Local NPR Launches

Mission Statement:

The mission of Local NPR is to share ideas, facts and stories that help U.S. public broadcast newsrooms transform themselves into significant multi-platform  journalism institutions in their communities.

It was started by Michael V. Marcotte in January 2011.


Published by

Michael V. Marcotte

Hi, I'm the (first-ever) Professor of Practice in Journalism at University of New Mexico in Albuquerque. I teach multimedia journalism and launched are innovation/collaboration lab: New Mexico News Port. Previously, I was the 2012-2013 Reynolds Chair in Ethics of Entrepreneurial and Innovative Journalism at the University of Nevada, Reno... and, before that, a 2011 Knight Journalism Fellow at Stanford University. I'm also very active as a consultant in public media news, having spent over 20 years as a news director. My website is http://www.mikemarcotte.com or on Twitter: http://twitter.com/michvinmar

2 thoughts on “Local NPR Launches”

  1. Mr Marcotte
    This is a very helpful blog for an newcomer to NPR issues. Eric Newton at Knight expressed his views to me about keeping NPR strong ahead, so I’ve been doing some searching.
    As a consumer using NPR on the car radio for about a year in often rural , small town areas, I got the importance, wanted to see a lot more on the local level. The mainstream NPR feeds are fine, but very repetitive.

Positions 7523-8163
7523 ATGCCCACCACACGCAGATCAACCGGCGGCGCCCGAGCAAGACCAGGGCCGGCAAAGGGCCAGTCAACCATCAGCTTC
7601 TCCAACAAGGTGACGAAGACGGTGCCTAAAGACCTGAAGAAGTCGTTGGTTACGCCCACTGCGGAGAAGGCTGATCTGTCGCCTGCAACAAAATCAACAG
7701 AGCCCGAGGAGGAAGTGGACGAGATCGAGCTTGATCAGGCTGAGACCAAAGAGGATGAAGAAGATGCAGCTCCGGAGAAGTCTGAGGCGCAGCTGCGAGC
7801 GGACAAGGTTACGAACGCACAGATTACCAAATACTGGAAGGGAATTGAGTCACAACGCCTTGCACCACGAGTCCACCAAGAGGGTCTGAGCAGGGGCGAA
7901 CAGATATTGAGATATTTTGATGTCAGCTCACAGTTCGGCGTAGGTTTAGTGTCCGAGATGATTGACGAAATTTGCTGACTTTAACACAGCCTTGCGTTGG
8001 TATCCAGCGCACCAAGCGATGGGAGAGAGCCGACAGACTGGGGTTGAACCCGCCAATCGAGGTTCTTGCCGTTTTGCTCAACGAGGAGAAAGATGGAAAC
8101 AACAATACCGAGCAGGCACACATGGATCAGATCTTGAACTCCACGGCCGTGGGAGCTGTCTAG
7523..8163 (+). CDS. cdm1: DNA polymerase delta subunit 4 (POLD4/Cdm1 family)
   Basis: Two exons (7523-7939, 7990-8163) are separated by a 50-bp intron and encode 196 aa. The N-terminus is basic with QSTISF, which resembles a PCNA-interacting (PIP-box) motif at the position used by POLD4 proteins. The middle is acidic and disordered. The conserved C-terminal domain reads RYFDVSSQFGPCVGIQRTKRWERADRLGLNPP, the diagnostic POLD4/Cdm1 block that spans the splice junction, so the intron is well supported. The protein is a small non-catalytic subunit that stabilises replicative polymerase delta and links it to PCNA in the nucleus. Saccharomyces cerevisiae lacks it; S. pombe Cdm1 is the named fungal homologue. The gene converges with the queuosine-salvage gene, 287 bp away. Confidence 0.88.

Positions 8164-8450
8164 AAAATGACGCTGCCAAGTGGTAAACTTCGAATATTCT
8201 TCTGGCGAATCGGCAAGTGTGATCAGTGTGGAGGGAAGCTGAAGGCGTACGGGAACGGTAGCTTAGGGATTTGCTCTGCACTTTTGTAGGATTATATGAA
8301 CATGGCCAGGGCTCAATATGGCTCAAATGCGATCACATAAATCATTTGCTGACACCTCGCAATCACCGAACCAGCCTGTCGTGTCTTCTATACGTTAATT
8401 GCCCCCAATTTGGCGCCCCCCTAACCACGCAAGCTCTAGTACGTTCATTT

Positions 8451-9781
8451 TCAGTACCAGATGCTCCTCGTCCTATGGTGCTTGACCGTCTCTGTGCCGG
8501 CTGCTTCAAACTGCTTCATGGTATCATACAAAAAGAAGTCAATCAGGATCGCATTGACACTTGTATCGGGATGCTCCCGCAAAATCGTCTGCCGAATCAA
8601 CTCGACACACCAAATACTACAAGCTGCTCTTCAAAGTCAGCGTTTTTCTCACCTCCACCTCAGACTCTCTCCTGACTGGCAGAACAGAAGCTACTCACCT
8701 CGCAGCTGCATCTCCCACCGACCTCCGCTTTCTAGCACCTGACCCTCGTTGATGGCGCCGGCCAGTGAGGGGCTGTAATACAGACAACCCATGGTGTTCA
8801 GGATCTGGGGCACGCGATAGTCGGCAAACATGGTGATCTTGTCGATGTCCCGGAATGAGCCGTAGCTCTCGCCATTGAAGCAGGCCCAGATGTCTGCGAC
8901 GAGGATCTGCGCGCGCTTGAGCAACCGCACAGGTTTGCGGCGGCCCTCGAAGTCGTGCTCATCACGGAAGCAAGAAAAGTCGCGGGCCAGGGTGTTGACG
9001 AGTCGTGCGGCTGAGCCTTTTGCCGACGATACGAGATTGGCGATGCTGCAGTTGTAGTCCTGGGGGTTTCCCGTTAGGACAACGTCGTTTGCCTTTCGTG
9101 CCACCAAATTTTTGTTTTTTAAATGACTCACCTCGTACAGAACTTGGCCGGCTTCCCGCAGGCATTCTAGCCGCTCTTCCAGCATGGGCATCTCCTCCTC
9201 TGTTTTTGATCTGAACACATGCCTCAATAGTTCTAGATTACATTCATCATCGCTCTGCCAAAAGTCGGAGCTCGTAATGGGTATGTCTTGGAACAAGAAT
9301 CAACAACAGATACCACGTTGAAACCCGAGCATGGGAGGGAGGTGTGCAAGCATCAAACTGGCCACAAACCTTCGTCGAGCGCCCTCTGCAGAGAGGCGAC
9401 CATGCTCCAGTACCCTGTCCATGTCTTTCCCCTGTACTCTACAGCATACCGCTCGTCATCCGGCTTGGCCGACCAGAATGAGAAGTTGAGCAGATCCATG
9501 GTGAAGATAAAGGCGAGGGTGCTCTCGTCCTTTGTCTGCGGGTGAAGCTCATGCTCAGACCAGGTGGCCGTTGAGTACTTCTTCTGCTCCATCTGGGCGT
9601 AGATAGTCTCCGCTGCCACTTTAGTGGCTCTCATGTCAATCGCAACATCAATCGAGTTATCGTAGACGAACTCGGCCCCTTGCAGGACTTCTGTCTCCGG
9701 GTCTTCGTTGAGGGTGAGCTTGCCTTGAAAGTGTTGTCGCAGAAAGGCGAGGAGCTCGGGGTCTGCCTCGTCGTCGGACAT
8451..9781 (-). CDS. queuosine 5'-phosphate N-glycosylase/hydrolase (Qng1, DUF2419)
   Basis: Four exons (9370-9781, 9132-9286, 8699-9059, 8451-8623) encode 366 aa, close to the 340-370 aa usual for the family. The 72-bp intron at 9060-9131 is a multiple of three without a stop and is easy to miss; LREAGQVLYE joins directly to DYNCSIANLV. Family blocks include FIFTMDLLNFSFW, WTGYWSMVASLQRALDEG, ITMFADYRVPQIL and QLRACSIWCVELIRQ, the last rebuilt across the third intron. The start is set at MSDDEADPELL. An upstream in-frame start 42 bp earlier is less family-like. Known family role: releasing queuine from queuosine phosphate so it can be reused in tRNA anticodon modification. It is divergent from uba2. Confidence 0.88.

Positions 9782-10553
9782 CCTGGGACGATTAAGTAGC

I’d read the Cochran report a while ago.
    I’m getting involved with some public broadband efforts in Stuart Fl–also an uphill quest. I’d like to help with public broadcast ideas.
    All advise welcome

    Bob Dowling Print BusinesWeek, retired, j prof overseas. 203 434 6684

    1. Thanks Bob. What I’ve always loved about public radio especially is its accessibility by and for the local community. While the professionalization of the local NPR station has constrained open participation, I think that is changing now with the availability of new platforms because they offer so much more “bandwidth” for many voices. The problem is keeping the quality high — which I think takes professional leadership and management — and that requires a thriving nonprofit business model even if it also relies on many volunteers.

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